Mitre Saws (47)
Mitre saws cut lumber to the required length. They’re ideal for use on flooring trim or crown molding, as you can adjust the angle of the cut for corner pieces. These power tools can also cut tile and other materials when equipped with tile and paver saw blades.
For increased functionality, look for a compound model. A compound mitre saw allows users to angle the blade for beveled cuts. This is useful for making joins in trim pieces that meet at a corner. A double compound mitre saw can bevel in either direction, which means you don’t have to flip your cut piece over to get certain angles. Normally, a mitre saw only cuts a piece of wood that’s as wide as the width of the blade. A sliding mitre saw can work with wider pieces by making the cut and sliding the blade forward.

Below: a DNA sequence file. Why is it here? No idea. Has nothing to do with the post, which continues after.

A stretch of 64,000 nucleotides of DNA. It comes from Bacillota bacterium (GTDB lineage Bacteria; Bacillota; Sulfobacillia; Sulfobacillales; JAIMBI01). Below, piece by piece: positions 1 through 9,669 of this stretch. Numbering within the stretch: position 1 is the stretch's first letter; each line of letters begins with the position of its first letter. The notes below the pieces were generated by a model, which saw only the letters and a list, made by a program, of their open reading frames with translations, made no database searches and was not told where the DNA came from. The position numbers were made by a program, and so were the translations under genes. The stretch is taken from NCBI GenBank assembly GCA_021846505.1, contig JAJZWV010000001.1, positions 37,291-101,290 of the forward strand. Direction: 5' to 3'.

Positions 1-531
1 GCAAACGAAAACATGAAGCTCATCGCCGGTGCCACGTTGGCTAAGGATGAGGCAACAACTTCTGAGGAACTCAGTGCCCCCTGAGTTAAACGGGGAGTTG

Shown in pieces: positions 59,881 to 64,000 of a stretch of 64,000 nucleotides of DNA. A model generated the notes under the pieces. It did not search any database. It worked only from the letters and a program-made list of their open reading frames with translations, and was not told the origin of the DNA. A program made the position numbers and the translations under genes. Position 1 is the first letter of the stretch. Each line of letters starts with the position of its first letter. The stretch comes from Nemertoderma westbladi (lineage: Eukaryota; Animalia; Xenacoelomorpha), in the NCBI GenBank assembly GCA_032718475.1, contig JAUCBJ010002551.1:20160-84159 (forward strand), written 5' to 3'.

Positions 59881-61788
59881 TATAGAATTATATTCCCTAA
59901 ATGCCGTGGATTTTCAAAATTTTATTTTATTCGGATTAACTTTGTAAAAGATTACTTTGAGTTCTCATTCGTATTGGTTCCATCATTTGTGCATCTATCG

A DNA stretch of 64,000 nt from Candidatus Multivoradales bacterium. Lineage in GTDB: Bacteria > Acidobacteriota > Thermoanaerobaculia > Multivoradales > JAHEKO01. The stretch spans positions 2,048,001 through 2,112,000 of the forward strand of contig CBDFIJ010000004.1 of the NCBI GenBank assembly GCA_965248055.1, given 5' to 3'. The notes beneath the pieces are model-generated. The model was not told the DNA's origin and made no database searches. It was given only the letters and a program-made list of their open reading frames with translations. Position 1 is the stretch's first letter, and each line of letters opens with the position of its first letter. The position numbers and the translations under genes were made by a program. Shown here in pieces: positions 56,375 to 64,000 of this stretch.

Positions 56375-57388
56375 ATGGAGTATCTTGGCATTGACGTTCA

Accessories like positive stops are notches set at marked angles, such as 45 degrees. They keep the power mitre saw blade fixed so users can make repeated cuts without having to align the blade after every use. Depth stops are similar to angle stops, but they allow users to set the depth of the cut to score a board. Some mitre saws also come with a laser that projects onto the lumber. Using this feature you know exactly where the blade is going to land, so cut lines up just right with measurement markings.
As far as mechanics go, the higher the amperage on a power mitre saw, the more powerful the motor. This provides cuts that are faster and more consistent. Some saws are set up to accept larger blades. The larger the blade, the longer a cut can be made. A good rule of thumb is to get the largest mitre saw that fits the workshop space.